Three Faithful Wounds by A.W. Tozer

Part 3

And then there’s the wound of compassion. Now compassion is an emotional identification, and Christ had that in full perfection. The man who has this wound of compassion is a man who suffers along with other people. Jesus Christ our Lord can never suffer to save us any more. This He did, once for all, when He gave Himself without spot through the Holy Ghost to the Father on Calvary’s cross. He cannot suffer to save us but He still must suffer to win us. He does not call His people to redemptive suffering. That’s impossible; it could not be. Redemption is a finished work.
But He does call His people to feel along with Him and to feel along with those that rejoice and those that suffer. He calls His people to be to Him the kind of an earthly body in which He can weep again and suffer again and love again. For our Lord has two bodies. One is the body He took to the tree on Calvary; that was the body in which He suffered to redeem us. But He has a body on earth now, composed of those who have been baptized into it by the Holy Ghost at conversion. In that body He would now suffer to win men. Paul said that he was glad that he could suffer for the Colossians and fill up the measure of the afflictions of Christ in his body for the church’s sake.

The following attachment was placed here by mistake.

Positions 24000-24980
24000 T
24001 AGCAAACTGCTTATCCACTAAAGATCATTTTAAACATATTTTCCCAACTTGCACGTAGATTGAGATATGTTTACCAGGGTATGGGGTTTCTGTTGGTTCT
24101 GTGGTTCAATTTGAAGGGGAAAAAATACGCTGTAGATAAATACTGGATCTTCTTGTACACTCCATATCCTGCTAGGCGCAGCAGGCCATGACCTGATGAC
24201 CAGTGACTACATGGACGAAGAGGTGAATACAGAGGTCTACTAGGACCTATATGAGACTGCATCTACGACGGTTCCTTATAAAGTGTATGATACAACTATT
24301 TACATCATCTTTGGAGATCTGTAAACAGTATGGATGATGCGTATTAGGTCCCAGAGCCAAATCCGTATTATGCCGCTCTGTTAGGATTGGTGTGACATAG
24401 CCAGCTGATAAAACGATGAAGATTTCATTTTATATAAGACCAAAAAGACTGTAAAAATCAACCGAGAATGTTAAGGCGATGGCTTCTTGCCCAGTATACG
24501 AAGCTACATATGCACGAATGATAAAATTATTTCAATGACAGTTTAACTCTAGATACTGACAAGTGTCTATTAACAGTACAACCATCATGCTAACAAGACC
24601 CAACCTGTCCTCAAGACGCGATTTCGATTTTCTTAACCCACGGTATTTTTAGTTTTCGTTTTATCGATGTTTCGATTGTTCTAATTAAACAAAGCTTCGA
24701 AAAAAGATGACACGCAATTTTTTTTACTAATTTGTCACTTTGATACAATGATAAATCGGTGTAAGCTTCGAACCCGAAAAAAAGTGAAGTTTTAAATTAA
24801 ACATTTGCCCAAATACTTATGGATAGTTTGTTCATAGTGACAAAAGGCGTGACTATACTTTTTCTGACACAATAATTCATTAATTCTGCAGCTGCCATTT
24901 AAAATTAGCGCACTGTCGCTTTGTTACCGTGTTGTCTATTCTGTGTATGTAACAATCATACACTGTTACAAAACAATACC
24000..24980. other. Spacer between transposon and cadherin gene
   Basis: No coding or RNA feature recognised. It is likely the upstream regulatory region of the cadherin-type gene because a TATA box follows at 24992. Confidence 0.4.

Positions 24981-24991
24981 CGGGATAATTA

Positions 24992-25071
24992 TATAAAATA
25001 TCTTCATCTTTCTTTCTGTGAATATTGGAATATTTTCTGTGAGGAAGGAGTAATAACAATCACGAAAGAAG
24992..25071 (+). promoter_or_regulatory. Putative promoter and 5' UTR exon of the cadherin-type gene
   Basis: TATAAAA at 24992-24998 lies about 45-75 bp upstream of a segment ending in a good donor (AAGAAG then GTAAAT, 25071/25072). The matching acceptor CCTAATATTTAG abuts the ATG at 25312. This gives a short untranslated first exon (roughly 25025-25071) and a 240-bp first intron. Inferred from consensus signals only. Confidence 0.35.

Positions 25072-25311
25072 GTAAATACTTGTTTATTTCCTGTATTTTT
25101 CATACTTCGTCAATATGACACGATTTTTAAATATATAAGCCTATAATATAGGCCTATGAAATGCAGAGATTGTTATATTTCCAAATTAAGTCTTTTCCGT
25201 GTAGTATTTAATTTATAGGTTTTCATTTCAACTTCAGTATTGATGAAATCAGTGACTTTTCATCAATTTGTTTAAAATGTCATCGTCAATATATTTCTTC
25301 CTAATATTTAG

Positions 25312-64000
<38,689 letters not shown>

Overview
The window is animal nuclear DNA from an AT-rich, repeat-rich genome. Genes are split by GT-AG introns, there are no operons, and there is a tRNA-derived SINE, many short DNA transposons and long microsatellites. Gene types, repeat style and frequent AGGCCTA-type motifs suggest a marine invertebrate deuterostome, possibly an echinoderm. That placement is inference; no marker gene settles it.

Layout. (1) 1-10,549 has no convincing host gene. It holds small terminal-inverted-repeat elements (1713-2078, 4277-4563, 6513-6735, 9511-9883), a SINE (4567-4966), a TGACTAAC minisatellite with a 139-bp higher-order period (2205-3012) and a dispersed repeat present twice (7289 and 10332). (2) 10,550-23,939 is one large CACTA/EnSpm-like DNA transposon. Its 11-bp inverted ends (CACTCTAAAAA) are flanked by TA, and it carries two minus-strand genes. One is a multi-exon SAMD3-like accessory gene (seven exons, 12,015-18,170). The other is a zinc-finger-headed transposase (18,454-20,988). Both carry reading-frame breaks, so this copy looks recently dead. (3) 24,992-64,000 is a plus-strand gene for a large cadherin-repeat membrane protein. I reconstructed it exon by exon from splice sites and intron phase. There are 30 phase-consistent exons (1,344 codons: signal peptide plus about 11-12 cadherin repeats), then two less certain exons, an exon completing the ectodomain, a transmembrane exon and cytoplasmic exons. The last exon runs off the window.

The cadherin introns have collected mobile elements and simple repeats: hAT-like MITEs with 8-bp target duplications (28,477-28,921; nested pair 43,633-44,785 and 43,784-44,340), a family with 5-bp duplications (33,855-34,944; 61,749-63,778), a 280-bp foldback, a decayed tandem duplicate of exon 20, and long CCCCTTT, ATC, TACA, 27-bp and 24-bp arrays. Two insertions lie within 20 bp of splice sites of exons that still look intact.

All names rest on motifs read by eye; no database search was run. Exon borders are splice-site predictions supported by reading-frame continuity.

Now, my brethren, I don’t know whether I can make it clear or not. I know that things like this have to be felt rather than understood, but the wounded man is never a seeker after happiness. There is an ignoble pursuit of irresponsible happiness among us. Over the last years, as I have observed the human scene and have watched God’s professed people live and die, I have seen that most of us would rather be happy than to feel the wounds of other people’s sorrows. I do not believe that it is the will of God that we should seek to be happy, but rather that we should seek to be holy and useful. The holy man will be the useful man and he’s likely to be a happy man too; but if he seeks happiness and forgets holiness and usefulness, he’s a carnal man. I, for one, want no part in carnal religious joy. There are times when it’s sinful to be happy. When Jesus our Lord was sweating it out there in the garden or hanging on the tree, He could not be happy. He was the “man of sorrows, and acquainted with grief.”
And the great saints of the past, who conquered and captured parts of the world for Jesus, when they were in travail were not happy. The woman, said Jesus, who is giving birth is not happy at the time of her travail, but as soon as the child is delivered she becomes happy because a man is born into the world. You and I are, in a sense, to be mothers in Israel, those through whom the Lord can suffer and grieve and love and pity again to bring children to birth.Continued

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